In Which I Go To Parliament
I’d been inside the Houses of Parliament without a tour guide one before, to the House of Lords for a wedding – the children of Right Honorables can get married there – but I hadn’t been in the other side, the House of Commons. So when my friend Suzi was invited to an event with a Plus One, I jumped at the chance.
Parliament is open to all UK residents through a variety of different programmes and events. Guided tours take visitors into both the Commons and Lords chambers and Westminster Hall, as well as up the Clock Tower. You can also attend debates in both Houses and watch committee hearings. This, however, was a chance to chuck down booze on the river terrace at the MPs expense and hear a couple of speeches that sounded interesting.
Entering the building is now as complicated as passing through US customs, and involves metal detectors and having your picture taken for a badge. After the astonishment of Westminster Hall, St Stephen’s Hall and the central open square, you re-enter through a far less spectacular part that takes you past endless meeting rooms where people were either having dinner, holding meetings or drinking, all attended by waiting staff. In fact, the biggest surprise was just how many people there were inside.
The smell of institution dinners was overpowering – a little like being in a care home – as waiters delivered endless plates along a cream corridor. A marquee on the Thames terrace revealed the purpose of the event – to relaunch the London Magazine, once a Whig magazine that boasted Wordsworth and Dickens among its contributors.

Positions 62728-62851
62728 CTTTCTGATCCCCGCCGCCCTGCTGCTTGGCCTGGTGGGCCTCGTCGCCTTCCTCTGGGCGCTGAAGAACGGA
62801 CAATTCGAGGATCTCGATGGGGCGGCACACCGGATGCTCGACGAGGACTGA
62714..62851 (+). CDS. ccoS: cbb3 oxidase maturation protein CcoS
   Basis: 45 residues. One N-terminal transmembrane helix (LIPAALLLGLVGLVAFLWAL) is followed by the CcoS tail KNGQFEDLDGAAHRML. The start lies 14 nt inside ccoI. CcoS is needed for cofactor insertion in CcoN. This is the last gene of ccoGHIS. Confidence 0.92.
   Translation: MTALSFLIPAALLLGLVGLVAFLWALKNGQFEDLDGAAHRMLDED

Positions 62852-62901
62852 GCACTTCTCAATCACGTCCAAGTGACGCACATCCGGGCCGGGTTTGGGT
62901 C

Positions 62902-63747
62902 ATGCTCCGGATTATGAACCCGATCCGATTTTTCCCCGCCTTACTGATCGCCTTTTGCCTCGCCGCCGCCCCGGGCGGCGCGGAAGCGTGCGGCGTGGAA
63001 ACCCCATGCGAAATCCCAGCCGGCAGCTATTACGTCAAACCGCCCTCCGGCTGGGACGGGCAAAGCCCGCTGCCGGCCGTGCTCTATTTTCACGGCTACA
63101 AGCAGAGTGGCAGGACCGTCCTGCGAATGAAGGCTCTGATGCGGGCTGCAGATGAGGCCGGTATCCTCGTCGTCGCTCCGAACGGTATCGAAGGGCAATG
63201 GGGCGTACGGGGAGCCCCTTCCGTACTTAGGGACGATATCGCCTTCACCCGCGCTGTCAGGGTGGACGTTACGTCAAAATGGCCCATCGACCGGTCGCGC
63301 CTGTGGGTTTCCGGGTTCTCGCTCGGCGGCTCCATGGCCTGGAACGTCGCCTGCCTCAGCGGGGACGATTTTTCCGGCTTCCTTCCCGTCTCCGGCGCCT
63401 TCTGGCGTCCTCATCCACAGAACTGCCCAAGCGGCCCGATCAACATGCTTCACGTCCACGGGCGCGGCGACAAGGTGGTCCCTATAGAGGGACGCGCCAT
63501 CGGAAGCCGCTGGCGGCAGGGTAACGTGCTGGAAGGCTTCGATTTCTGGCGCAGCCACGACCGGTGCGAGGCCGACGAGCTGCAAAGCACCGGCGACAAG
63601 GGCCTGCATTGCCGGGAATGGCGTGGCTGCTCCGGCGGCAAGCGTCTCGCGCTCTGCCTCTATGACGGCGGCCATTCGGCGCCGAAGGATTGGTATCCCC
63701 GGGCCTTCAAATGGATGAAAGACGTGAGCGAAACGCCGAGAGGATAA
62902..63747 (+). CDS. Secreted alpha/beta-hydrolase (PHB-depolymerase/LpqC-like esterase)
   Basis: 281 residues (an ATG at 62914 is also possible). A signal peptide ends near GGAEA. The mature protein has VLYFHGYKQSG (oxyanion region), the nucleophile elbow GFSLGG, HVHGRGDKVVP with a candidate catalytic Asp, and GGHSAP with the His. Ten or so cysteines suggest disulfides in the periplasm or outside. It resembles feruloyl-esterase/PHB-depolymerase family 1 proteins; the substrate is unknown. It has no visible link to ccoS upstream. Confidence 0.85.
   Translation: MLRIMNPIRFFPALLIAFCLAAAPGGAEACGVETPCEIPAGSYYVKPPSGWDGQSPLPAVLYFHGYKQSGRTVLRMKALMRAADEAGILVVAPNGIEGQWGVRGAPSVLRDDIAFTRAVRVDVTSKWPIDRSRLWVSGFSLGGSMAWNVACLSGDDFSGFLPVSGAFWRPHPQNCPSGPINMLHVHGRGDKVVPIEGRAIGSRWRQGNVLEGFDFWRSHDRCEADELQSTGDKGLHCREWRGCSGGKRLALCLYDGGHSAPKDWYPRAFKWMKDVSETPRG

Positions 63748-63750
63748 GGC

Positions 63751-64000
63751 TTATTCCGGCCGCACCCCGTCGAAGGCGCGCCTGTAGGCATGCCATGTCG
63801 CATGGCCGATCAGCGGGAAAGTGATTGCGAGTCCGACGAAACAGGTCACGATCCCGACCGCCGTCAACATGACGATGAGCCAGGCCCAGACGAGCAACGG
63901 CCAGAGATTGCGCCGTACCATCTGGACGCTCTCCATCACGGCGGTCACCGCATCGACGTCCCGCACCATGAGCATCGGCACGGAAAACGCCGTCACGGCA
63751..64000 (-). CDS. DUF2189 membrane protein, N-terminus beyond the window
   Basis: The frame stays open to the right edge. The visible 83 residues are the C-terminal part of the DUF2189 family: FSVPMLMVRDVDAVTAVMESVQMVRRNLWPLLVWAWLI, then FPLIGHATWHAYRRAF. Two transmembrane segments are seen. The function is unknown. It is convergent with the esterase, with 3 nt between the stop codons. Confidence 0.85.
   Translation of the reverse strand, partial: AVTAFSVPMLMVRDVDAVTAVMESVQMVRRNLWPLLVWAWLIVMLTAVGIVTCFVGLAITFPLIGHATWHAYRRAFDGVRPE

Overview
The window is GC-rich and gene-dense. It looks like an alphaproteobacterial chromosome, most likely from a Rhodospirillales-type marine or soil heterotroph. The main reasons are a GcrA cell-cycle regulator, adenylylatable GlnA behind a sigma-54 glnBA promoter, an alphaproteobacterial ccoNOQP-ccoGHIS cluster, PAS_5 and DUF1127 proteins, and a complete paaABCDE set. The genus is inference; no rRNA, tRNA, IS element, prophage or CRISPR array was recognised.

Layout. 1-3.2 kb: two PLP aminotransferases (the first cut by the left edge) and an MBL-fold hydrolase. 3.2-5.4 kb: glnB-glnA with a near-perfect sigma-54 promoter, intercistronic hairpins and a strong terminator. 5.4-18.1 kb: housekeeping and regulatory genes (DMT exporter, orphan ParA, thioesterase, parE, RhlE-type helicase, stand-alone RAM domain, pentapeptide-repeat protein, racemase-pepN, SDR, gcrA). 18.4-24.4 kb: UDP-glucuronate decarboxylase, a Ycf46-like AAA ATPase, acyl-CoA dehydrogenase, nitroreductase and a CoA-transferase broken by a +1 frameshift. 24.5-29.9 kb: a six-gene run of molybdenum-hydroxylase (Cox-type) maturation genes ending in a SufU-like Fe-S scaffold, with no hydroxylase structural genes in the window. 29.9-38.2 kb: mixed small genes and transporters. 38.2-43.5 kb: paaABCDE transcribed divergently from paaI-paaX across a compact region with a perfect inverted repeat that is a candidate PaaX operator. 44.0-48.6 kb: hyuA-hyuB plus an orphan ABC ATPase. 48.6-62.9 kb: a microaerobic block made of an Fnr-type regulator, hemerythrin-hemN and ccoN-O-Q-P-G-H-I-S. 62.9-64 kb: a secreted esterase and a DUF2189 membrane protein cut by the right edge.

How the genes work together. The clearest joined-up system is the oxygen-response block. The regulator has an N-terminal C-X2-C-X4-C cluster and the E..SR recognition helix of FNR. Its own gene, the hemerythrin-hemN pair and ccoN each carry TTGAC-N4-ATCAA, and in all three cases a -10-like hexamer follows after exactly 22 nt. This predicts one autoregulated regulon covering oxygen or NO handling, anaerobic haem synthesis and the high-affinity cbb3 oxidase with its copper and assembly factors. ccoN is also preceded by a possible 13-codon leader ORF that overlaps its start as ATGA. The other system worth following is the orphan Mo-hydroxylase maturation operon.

Unfortunately, things got strange after that. First up was the Hon. Jacob Rees-Mogg MP on “The Current Mood in Parliament”, who didn’t talk about that at all, but attempted to turn the gathering into a Tory rally by braying about the London magazine now being in ‘safe Conservative hands’.
A glance through the magazine itself reveals that it has become a bland catalogue of property-porn and pretty pictures aimed at the rich clients who sit in Harley Street waiting rooms (I can’t tell you more as there were, strangely, no free copies knocking about).
The rest of the speech consisted of stitched-together aphorisms, completely contradictory statements and a guarantee that we currently had ‘the best party leaders we’ve ever had in Parliament’, before ending with some nasty-minded schadenfreude about the collapsing EU.
After the faintest smattering of applause it was the turn of Dr. Nicholas Penny, Director of the National Gallery, on “What Future for the Arts in Britain?”, who wasn’t as unpleasant but didn’t stick to the brief either, rambling on about people paying for special exhibitions when they should be looking at resident collections, and how everyone pays too much attention to modern art and not enough to the classics, specifically Titian.
When I give a talk I at least make an effort to cover the subject in question. Perhaps there’s something about being in the Houses of Parliament that encourages weird soap-box complaining – in which case, heaven help our debating chambers.